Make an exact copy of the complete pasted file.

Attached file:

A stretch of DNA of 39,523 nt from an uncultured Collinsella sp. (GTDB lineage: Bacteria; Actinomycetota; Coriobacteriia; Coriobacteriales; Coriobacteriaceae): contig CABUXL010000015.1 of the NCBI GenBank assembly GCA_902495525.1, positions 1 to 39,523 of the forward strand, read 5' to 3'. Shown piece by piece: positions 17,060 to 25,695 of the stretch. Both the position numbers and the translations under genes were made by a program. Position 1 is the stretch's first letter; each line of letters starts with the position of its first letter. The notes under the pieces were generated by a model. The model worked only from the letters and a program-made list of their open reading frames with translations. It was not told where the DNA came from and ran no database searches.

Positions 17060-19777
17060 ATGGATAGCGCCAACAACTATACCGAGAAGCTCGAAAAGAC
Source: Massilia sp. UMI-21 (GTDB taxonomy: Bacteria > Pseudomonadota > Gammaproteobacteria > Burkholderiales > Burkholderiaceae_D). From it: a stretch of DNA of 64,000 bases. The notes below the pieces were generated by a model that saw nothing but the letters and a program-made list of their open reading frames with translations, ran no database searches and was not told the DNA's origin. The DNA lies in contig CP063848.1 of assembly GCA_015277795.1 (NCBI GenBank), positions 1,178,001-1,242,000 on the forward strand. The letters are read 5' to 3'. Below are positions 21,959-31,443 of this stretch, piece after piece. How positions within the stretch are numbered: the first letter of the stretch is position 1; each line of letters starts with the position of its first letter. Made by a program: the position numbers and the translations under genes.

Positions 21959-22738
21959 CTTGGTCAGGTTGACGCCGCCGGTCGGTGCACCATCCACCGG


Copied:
A stretch of DNA of 39,523 nt from an uncultured Collinsella sp. (GTDB lineage: Bacteria; Actinomycetota; Coriobacteriia; Coriobacteriales; Coriobacteriaceae): contig CABUXL010000015.1 of the NCBI GenBank assembly GCA_902495525.1, positions 1 to 39,523 of the forward strand, read 5' to 3'. Shown piece by piece: positions 17,060 to 25,695 of the stretch. Both the position numbers and the translations under genes were made by a program. Position 1 is the stretch's first letter; each line of letters starts with the position of its first letter. The notes under the pieces were generated by a model. The model worked only from the letters and a program-made list of their open reading frames with translations. It was not told where the DNA came from and ran no database searches.

Positions 17060-19777
17060 ATGGATAGCGCCAACAACTATACCGAGAAGCTCGAAAAGAC
Source: Massilia sp. UMI-21 (GTDB taxonomy: Bacteria > Pseudomonadota > Gammaproteobacteria > Burkholderiales > Burkholderiaceae_D). From it: a stretch of DNA of 64,000 bases. The notes below the pieces were generated by a model that saw nothing but the letters and a program-made list of their open reading frames with translations, ran no database searches and was not told the DNA's origin. The DNA lies in contig CP063848.1 of assembly GCA_015277795.1 (NCBI GenBank), positions 1,178,001-1,242,000 on the forward strand. The letters are read 5' to 3'. Below are positions 21,959-31,443 of this stretch, piece after piece. How positions within the stretch are numbered: the first letter of the stretch is position 1; each line of letters starts with the position of its first letter. Made by a program: the position numbers and the translations under genes.

Positions 21959-22738
21959 CTTGGTCAGGTTGACGCCGCCGGTCGGTGCACCATCCACCGG